Knotts says he believed Haley has been set up by a network of Sikhs and was programmed to run for governor of South Carolina by outside influences in foreign countries. He claims she is hiding her religion and he wants the voters to know about it.

The "raghead" remark seemed like an inevitable grace note in the gubernatorial primary. Knotts is supporting South Carolina Lieutenant Gov. Andre Bauer's candidacy, and this week a campaign consultant for Bauer named Larry Marchant came forward to claim he had a "one-night stand" with Haley — a married mother of two — at a school-choice conference in 2008. That allegation came just a week after Will Folks, a right-wing blogger and former campaign worker for Haley, claimed to have engaged in an "inappropriate physical relationship" with her.

Haley has categorically denied the charges and says she has been "100 percent faithful" to her husband. Bauer, who fired Marchant and says he has had nothing to do with the charges of infidelity, has chosen a curious approach to staying out of the fray: He's demanding that Haley take a lie-detector test to prove that she never cheated on her husband. Haley, meanwhile, has pledged that if she's elected, she will resign if proof ever comes out that she did sleep with Folks or Marchant.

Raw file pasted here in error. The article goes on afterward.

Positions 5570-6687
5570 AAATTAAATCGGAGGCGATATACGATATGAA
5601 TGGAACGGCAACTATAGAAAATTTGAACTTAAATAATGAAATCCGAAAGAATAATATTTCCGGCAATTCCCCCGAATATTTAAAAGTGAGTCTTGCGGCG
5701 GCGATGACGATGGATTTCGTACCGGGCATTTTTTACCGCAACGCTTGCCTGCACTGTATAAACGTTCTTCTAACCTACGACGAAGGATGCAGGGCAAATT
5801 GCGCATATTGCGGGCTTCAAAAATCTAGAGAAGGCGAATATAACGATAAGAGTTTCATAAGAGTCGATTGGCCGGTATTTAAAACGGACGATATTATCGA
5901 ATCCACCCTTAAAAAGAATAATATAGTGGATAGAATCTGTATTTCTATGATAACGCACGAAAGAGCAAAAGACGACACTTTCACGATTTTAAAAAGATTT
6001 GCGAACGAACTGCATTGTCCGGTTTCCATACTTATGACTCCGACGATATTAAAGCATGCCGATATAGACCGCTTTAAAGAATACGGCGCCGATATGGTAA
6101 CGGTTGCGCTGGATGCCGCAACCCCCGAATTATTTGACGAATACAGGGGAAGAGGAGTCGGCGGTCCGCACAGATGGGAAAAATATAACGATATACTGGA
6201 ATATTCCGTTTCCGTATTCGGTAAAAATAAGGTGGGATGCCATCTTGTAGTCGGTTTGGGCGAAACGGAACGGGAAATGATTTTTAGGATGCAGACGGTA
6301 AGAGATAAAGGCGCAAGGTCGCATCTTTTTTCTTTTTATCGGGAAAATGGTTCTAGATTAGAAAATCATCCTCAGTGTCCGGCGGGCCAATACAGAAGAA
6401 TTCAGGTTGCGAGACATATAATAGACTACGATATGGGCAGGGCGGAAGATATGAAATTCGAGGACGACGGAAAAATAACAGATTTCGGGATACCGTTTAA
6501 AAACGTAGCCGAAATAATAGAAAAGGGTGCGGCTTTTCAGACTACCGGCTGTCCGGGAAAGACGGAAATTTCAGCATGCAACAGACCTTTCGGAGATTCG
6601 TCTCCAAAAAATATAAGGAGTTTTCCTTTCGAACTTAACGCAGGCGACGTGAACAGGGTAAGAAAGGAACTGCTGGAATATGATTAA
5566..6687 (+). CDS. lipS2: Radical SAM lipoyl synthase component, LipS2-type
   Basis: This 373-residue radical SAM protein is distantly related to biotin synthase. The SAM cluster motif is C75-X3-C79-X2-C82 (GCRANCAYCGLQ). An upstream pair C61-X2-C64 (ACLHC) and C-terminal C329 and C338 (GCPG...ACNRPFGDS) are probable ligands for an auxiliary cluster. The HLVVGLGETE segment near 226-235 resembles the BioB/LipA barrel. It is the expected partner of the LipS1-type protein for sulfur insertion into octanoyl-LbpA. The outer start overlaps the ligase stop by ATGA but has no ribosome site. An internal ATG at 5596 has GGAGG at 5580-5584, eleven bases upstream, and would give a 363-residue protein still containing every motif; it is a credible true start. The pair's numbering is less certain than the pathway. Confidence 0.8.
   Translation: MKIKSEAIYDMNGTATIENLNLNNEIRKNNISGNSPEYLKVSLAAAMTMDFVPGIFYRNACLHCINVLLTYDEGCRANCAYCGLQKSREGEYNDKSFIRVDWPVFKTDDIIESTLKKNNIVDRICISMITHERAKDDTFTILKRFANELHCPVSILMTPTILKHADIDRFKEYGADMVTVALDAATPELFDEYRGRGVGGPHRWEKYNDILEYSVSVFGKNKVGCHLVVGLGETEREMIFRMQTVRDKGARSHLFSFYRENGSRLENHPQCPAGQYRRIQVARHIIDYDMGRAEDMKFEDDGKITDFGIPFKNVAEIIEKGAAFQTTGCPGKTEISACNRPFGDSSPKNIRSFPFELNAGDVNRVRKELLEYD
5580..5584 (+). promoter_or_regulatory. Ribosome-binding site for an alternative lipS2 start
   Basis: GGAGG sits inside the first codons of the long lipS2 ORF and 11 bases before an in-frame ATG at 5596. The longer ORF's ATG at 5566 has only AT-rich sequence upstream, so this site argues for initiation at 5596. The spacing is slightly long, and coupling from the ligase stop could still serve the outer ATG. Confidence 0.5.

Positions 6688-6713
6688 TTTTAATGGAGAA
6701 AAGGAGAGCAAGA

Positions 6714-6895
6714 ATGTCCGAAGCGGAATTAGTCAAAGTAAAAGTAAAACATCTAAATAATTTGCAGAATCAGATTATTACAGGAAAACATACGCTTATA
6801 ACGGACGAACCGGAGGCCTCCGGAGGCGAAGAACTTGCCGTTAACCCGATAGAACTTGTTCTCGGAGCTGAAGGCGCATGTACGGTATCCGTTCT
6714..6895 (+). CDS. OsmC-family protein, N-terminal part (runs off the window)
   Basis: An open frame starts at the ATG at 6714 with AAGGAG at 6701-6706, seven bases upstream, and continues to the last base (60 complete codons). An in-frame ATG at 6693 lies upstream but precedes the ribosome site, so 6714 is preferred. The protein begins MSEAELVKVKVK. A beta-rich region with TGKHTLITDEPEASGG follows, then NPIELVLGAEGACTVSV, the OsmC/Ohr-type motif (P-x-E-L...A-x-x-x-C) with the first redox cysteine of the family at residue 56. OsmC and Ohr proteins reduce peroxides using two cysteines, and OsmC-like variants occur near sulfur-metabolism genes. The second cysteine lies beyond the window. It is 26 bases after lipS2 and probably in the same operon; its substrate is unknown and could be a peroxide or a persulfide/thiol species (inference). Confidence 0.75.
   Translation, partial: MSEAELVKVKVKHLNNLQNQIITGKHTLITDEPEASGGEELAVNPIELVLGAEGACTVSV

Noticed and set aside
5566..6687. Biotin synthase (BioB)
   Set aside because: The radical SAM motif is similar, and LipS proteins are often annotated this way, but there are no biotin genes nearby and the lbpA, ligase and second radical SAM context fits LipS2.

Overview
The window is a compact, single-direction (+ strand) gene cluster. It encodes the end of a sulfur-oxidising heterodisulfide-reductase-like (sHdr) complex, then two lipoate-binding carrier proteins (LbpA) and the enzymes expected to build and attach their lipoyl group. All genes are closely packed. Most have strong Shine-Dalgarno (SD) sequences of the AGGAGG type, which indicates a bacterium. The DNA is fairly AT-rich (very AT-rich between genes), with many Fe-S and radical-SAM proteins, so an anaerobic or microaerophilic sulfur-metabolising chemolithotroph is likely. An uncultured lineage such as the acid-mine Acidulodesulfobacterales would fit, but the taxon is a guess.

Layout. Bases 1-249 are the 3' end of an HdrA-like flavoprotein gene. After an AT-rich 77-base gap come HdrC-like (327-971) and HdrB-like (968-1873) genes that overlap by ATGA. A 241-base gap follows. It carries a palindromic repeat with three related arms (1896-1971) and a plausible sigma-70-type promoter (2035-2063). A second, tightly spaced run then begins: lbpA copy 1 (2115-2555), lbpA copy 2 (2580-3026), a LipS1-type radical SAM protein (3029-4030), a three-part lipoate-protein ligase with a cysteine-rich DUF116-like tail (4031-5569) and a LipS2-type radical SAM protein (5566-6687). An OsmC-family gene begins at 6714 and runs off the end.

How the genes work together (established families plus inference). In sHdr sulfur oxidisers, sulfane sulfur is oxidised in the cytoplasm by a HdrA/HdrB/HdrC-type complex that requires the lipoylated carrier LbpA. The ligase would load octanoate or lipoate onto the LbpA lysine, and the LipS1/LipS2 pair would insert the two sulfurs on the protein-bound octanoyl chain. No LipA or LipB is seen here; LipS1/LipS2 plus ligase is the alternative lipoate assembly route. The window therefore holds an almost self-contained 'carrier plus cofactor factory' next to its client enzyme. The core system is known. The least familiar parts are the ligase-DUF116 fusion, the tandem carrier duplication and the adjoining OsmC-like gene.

Neither Marchant nor Folks has come forward with proof of their claims, though Folks has released phone records showing that he frequently spoke to Haley on the phone late at night and claims to have seen a photo, allegedly taken by a private investigator, of himself and Haley in a "compromising position."

As for Knotts, he has issued an apology for the "raghead" comment, claiming that it was "intended in jest" and that the "humorous content was lost in translation." Though the "Pub Politics" show was webcast, host Wesley Donehue, a South Carolina political consultant, Tweeted that "technical issues" prevented Knotts' remark from being archived on the show's site, so no video of it was immediately available. But he later Tweeted that he had his own version, as yet unreleased. (To add to the insular, high-school nature of the campaign's glorious disarray, Donehue was the person Folks accused of first peddling Folks-Haley rumors to the press, allegedly prompting Folks' confession.)

Even in his apology, Knotts managed to get another underhanded dig in at Haley, whom he says "is pretending to be someone she is not." Bauer used identical language in his statement challenging her to a lie-detector test. The implication that she is, as Knotts put it, "hiding her true religion." Meanwhile, the Christian Broadcasting Network's David Brody published a story Thursday saying her emphasis on her Christian faith has evolved over the years.

Haley has thus far used the bizarre attacks to her advantage, painting herself as a victim of a corrupt political culture, and has maintained a healthy lead in the polls. The primary is Tuesday, which leaves only three more days for Haley's opponents to systematically eviscerate the myth of the Southern gentleman.

— John Cook is a senior national reporter/blogger for Yahoo! News.